Review Fix chats with singer/songwriter Chris St. John, who discusses his origin in music, influences and new single, “Hey Siri.”
About Chris St. John:
On a roll these past months with three international hit singles – “I Called Her Rose,” “I’d Send You My Heart” and “A Box For Jewels” – rising high on the Euro Indie Music Chart and World Indie Music Chart,singer-songwriter Chris St. John’s latest track, the uber-infectious “Hey Siri,” perfectly captures the zeitgeist of our techno-crazy modern world, humorously yet pointedly addressing both our addiction to and frustration with Siri, Alexa, Facebook and Amazon while lamenting the loss of simpler times before the cell phone/social media age.
Over a lighthearted, playfully rolling, whistle-infused African styled groove reminiscent of Paul Simon’s classic Graceland vibe, the fast emerging multi-faceted Americana, folk, soft rock and country influenced artist shares insightful lyrics we can all relate to – and will no doubt be singing by the second chorus: “Siri’s unavailable, Alexa won’t stop talking, texts and emails coming, our children text for talking/I can’t remember my passwords/Days run like a river/My phone is like an organ./You’ll kill me if you take it away.”
Produced by industry legend Stephen Wrench, who has worked with everyone from Lynyrd Skynyrd and Tom Petty to Bob Seger, Bonnie Raitt and Ozzy Osbourne, the buoyant track was recorded at Omni Studios in Nashville with some of Music City’s most renowned session musicians. Wrench, also a powerhouse radio promoter whose company Musik Radio Promotions caters to a network of over 250,000 stations in 180 countries, worked with St. John’s earlier singles – and was so impressed by his latest batch of songs that he signed as his producer for the current project.
“Hey Siri,” a compelling video for which is still being shot, is the first lead single from St. John’s still in progress album Fly Away. Expected for release in early 2022, it’s the follow-up to the singer’s debut collection I’m Dreaming, which dropped earlier in 2021. “I Called Her Rose” from that collection reached #3 on the Euro Indie Music chart and #8 on the World Indie Music chart.
“Hey Siri’ is a song I wrote in less than a half an hour, early one morning at my office,” says the Long Island based St. John, who began writing songs at age seven but set his musical dreams aside for years as he pursued a successful career as a prosecutor, judge and, for many years, an attorney and owner of a large law practice. “I heard an upbeat melody in my head and added lyrics about the blessing and curse of modern technology. I knew I wanted airy dancing guitar and that it wouldn’t be a typical folk or rock song – and when I sent it to Stephen, he said don’t change a thing!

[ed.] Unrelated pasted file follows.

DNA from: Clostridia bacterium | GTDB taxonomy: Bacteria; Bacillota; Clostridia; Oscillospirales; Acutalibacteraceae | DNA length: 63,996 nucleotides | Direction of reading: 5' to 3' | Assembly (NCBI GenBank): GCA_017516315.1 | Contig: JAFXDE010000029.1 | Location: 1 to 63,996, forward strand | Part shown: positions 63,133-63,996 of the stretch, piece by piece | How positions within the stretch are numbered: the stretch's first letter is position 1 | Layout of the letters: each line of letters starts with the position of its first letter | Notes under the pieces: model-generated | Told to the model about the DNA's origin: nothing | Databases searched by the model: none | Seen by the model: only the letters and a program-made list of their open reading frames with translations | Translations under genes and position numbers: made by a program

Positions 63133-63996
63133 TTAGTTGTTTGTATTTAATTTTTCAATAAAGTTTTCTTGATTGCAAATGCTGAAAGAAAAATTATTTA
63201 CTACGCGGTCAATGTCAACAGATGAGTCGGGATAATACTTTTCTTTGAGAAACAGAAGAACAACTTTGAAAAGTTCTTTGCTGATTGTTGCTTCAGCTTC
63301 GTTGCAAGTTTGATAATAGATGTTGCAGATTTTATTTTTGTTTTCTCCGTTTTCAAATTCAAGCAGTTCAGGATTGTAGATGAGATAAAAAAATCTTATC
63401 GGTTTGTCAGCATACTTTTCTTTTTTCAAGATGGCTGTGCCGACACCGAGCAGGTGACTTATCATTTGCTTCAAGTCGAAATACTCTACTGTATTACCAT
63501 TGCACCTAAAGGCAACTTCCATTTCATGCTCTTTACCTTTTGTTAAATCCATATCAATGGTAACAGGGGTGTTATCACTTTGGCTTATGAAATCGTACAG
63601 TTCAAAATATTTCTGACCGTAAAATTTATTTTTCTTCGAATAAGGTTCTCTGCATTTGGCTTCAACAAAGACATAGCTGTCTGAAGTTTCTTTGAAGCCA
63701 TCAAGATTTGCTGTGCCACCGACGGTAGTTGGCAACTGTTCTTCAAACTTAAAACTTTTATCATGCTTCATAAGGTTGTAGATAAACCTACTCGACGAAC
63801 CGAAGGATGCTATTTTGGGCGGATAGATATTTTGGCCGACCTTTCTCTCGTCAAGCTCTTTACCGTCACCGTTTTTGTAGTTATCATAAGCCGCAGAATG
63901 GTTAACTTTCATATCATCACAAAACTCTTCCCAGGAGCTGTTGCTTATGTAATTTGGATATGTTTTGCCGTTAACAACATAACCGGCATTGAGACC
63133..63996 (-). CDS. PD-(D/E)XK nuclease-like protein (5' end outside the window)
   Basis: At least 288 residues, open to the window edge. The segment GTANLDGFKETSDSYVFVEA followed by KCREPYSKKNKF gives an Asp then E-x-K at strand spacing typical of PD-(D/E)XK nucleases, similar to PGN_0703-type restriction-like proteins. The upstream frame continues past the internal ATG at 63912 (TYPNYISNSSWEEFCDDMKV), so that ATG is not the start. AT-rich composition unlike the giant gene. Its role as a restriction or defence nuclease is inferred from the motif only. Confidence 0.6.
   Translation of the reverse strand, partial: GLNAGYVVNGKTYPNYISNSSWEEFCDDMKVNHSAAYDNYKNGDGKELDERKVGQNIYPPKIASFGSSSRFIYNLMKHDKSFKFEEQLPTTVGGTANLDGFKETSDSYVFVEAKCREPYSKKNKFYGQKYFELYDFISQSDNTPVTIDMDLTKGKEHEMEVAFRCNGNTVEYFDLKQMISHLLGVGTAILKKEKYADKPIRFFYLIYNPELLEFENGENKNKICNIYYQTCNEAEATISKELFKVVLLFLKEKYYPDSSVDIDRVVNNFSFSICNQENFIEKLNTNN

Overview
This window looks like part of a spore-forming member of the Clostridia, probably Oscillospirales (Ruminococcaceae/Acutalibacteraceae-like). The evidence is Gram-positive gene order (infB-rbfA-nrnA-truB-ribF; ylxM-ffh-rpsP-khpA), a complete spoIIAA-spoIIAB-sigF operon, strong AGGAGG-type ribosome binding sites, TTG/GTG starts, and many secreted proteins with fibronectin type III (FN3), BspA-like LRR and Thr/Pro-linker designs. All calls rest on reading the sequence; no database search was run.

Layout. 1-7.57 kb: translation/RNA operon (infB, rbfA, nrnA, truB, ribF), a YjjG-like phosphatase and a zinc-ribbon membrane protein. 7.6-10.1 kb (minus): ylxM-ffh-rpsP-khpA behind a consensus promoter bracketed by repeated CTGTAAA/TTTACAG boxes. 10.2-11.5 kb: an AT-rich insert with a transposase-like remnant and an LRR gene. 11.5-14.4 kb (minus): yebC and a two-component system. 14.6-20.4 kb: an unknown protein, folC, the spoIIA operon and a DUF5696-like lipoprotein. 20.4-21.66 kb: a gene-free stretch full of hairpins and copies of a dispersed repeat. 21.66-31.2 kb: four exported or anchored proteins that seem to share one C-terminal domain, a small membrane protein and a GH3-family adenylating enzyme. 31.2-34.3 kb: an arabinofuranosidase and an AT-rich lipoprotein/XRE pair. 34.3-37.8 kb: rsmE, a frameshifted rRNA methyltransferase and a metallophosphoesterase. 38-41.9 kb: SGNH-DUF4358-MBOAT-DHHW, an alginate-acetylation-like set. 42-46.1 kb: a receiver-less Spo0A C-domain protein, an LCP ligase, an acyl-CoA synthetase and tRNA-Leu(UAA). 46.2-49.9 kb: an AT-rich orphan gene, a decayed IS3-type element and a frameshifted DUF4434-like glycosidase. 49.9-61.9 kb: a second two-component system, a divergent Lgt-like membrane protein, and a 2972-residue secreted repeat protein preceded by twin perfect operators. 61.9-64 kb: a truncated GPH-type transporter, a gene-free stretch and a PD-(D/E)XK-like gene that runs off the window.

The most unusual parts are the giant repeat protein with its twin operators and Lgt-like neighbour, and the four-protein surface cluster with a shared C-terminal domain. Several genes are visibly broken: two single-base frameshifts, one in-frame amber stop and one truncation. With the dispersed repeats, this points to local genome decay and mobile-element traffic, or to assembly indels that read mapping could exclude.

Review Fix: How did you get involved in music?
Chris St. John: At a very young age I became intensely aware of music. I used to listen to songs with my great grandmother on her stand-up Victrola. She would play records from the 1920’s through the 1960’s. The songs I remember were “Yes we have no Bananas”, “How much is that Doggie in the Window”, “Come Back Nanny” and “Hello Dolly!”. She would let me sip coffee with milk and sugar from her saucer. I was very small then, but the songs and those times made me feel like I was 10 feet tall.
In 1970 I discovered the Beatles just after they had broken up. One of my older siblings was playing a record, I loved what I heard, and I became a fanatic. I collected all their record albums, memorabilia, and had a book of magazine and newspaper clippings. I spent a lot of time listening to everything on those albums from Meet the Beatles through Let it be, and I remember praying at night they would reunite.
I wrote my first song at 7 called “My Dream Girl”. The only lyrics I remember are “My dream girl is running from me; I can’t catch her and she won’t catch me.” I got my first guitar at 15 or 16. I took one lesson and began teaching myself chords. My fingering wasn’t always perfect, but I got the chords right. Over time my playing improved, and I really began to learn how to sing and play during summers at Watch Hill, Fire Island. I’d often be at the top of the dunes or in residence playing alone or for my friends. I started to seriously write songs at 16 or 17. I was influenced by the music I heard, including music from the 60’s and 70’s, artists like The Eagles, Pink Floyd, Jackson Browne, James Taylor, Cat Stephens, and the Grateful Dead. The Grateful Dead were a great influence, because they played songs from many different genres, folk, rock, rhythm and blues, country and psychedelia. They also introduced me to Bob Dylan, as they played a lot of his covers. I went back and started to listen to music from my parents’ era, the old country stars including Johnny Cash, Willie Nelson, Patsy Cline, Motown, Frankie Valli, Nat King Cole and songs from the Great American Songbook. I guess my answer is that I got involved in music by listening, writing, and playing. Music became a soundtrack to my life, because when I hear songs, they take me to the places I used to live and the people I was surrounded by.
Review Fix: What’s your creative process like?
St. John: For most of my life it was a very intense experience. I could only write when I was inspired. Most of the times I had no idea where my songs come from, because I felt like they were coming from a place inside me I don’t understand and can’t describe. When I write my best work, I feel like I’m a conduit, a pass through from another source. I feel like uncomfortable, angst ridden, because I know I need to release it fast, putting the lyrics on paper, and then connecting it to a melody before I lose the song. During these times I try to give the moment immediate attention; I’ll leave a conversation, pull over the car, wake myself up, or pull away from whatever I’m doing and start writing. I often write lyrics and the music at the same time, but I’ve also written lyrics first or a melody first.
Thankfully, I’ve gotten better at purposefully writing songs on command without waiting for inspiration. I’m starting to feel like I can write a song about anything at any time, and that’s a necessity if I want this to be a career. I want to write prolifically, and that’s what I’ve been doing lately.